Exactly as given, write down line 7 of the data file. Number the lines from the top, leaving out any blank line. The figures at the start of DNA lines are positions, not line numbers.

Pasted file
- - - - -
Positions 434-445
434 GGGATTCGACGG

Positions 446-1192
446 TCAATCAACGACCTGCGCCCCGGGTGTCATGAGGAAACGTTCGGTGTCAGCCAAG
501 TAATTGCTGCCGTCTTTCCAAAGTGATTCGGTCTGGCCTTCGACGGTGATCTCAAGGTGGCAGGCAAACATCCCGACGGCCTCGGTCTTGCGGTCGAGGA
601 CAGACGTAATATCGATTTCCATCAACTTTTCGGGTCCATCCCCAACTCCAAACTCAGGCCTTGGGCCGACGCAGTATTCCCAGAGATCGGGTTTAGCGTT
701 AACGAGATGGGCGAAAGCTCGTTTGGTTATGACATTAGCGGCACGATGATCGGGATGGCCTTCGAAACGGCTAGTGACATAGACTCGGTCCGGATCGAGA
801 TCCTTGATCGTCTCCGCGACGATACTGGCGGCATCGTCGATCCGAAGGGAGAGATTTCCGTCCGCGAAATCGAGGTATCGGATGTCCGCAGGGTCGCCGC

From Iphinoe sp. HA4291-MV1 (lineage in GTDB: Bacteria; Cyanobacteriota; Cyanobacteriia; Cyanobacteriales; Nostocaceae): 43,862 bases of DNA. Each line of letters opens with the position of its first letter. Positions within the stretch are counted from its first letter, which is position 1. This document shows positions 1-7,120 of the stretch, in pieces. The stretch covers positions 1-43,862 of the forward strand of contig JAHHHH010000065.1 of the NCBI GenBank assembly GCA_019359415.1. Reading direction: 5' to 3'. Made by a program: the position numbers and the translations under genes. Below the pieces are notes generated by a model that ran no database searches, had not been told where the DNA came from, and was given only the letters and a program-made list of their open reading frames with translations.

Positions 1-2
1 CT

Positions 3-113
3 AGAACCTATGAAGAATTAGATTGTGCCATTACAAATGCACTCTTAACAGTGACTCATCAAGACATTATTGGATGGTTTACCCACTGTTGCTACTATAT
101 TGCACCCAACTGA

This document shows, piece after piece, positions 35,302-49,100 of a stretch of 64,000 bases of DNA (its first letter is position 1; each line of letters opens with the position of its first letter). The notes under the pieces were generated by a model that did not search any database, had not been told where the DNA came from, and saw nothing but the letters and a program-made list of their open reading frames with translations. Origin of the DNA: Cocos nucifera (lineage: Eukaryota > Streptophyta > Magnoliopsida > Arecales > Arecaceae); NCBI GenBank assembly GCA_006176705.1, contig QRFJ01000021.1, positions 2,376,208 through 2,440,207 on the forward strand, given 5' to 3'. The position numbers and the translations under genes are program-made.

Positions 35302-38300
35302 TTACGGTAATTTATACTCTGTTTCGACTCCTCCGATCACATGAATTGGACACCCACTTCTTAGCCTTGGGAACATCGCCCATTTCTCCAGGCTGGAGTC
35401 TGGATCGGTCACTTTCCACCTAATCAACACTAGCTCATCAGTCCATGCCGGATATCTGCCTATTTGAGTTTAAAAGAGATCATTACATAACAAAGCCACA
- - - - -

701 AACGAGATGGGCGAAAGCTCGTTTGGTTATGACATTAGCGGCACGATGATCGGGATGGCCTTCGAAACGGCTAGTGACATAGACTCGGTCCGGATCGAGA